Scary Movie (1991): House of Bore-ors
When a paranoid young man attempts to enjoy an evening of fun and frights at a local haunted attraction, he soon comes to believe that an escaped lunatic has found his way into the house of horrors and is now killing off the patrons.
Written and directed by Daniel Erickson, 1991’s Scary Movie is a lesser-known Halloween set horror film that has an interesting concept but struggles to execute it in a satisfying fashion. Much of the film takes place outside of the haunted house, where seemingly every single person living in the small town is in attendance, patiently waiting for the attraction to open. This includes Warren (John Hawkes, in his very first role), a skittish and socially awkward young man trying his best to keep up with the cool kids and, more so, the girls. Specifically one girl who carries a salt shaker, a cucumber and toilet paper in …show more content…
However, despite a solid performance by Hawkes, Warren is, to say the least, an extremely tedious character, and this is simply due to just how annoyingly skittish he is. This is compounded by the fact that much of the first act focuses almost solely on him being both awkward and paranoid in his social surroundings. As a result, throughout the course of Scary Movie, it becomes increasingly difficult to feel any sort of sympathy for Warren. worse yet, it’s hard to not outright hate him.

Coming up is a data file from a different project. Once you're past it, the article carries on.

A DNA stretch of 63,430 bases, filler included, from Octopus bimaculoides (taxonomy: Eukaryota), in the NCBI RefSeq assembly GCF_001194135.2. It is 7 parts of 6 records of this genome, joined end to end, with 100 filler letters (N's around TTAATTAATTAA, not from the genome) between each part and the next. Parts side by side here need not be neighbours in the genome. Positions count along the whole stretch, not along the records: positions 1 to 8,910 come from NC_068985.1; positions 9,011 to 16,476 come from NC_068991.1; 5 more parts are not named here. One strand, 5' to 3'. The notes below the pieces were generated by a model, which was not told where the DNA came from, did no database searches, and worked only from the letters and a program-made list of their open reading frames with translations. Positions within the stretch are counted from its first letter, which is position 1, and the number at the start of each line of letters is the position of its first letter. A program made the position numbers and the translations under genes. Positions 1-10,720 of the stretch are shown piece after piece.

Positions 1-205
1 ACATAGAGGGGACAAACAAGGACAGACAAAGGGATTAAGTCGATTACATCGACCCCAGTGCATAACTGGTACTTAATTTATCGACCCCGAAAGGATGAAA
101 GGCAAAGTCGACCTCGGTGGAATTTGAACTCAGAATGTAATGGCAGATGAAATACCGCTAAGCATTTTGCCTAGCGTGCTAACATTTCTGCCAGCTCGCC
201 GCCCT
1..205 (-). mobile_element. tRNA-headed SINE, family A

One undeniably successful element of Scary Movie, however, is the atmosphere, specially all the scenes outside of the haunted house. With the party like ambience, the fog, the chilly fall night, and the haunted house as the backdrop, it brings about memories of going to haunted hayrides and other such Halloween attractions growing up. Sometimes the wait and build up to an attraction is just as enjoyable as the actual attraction itself, and that is fairly well represented in this
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Ever since the creation of horror there has been more than what meets the surface. Movies in the horror genre require much attention to the details of the film. Whether it be sound, acting, visuals, and the overall foreshadowing of the story. A truly good horror movie utilizes all key aspects of suspense. The 1980s horror movie The Shining, directed by Stanley Kubrick utilized these aspects very well. This allowed The Shining to be one of the most successful and truly suspenseful horror films of its time.
John Carpenter’s 1978 film Halloween epitomizes the slasher films, encompassing the most common themes of this genre, including teenagers making the transition into adulthood by engaging in reckless behavior, a maniac using violence as a teaching tool for the audience, a final survivor girl, and an immortal maniac. (Thesis)
The spooky outdoor setting is made to prepare the reader for the appearance of a cozy indoors, whereas the landlady’s scary features on the inside are covered up by her warm but deceitful personality. She tricks unsuspecting young men with her generous and very motherly personality.